(1) Christ's resurrection differed from that of all others in its cause. Those others who arose did so not of their own power, but either by the power of Christ or through the prayers of some Saint. Christ, on the contrary, arose by His own power, because He was not only Man but also God, and the Divinity of the Word was at no time separated either from His soul or from His body. Therefore, His body could, whenever He desired, take again the soul, and His soul the body: "I lay down My life, that I may take it again. . . . And I have power to lay it down; and I have power to take it up again." Christ truly died, but not because of weakness or of necessity but rather of His own will entirely and by His own power. This is seen in that moment when He yielded up the ghost; He cried out with a loud voice, which could not be true of others at the moment of dying, because they die out of weakness. . . . For this the centurion said: "Indeed, this was the Son of God." By that same power whereby He gave up His soul, He received it again; and hence the Creed says, "He arose again," because He was not raised up as if by anyone else. "I have slept and have taken My rest; and I have risen up." Nor can this be contrary to these words, "This Jesus hath God raised again," because both the Father and the Son raised Him up, since one and the same power is of the Father and the Son.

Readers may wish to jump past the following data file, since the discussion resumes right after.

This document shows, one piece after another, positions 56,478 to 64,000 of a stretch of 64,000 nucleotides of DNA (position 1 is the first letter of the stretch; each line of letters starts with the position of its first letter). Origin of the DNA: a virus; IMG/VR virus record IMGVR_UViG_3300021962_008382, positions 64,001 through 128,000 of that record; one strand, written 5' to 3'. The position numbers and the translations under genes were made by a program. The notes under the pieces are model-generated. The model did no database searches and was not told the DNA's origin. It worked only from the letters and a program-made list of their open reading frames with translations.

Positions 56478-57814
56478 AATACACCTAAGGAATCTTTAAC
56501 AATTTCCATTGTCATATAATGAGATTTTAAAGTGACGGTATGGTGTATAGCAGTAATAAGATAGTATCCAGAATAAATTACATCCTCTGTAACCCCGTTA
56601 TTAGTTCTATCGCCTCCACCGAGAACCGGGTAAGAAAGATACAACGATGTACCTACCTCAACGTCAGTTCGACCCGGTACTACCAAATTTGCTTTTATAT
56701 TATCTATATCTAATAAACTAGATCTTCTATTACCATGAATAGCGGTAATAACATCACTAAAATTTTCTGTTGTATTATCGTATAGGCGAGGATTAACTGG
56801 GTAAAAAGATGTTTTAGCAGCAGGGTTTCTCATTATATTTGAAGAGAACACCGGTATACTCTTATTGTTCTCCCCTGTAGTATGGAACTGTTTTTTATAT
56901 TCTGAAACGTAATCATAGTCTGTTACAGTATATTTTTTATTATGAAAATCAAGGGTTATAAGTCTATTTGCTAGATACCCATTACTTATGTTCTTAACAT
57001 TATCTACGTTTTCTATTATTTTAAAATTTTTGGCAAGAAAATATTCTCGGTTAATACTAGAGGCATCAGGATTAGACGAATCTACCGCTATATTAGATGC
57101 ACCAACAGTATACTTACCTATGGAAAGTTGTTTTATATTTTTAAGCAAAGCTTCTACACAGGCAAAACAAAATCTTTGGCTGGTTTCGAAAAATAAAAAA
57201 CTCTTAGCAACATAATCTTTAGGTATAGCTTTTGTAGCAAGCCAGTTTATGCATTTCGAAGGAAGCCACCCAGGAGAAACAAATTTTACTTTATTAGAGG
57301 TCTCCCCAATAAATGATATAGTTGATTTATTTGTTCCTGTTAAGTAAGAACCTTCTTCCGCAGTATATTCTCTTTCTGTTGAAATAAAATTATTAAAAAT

(2) Christ's resurrection was different as regards the life to which He arose. Christ arose again to a glorious and incorruptible life: "Christ is risen from the dead by the glory of the Father." The others, however, were raised to that life which they had before, as seen of Lazarus and the others.
(3) Christ's resurrection was different also in effect and efficacy. In virtue of the resurrection of Christ all shall rise again: "And many bodies of the saints that had slept arose." The Apostle declares that "Christ is risen from the dead, the first fruits of them that sleep." But also note that Christ by His Passion arrived at glory: "Ought not Christ to have suffered these things and so to enter into His glory?" And this is to teach us how we also may arrive at glory: "Through many tribulations we must enter into the kingdom of God."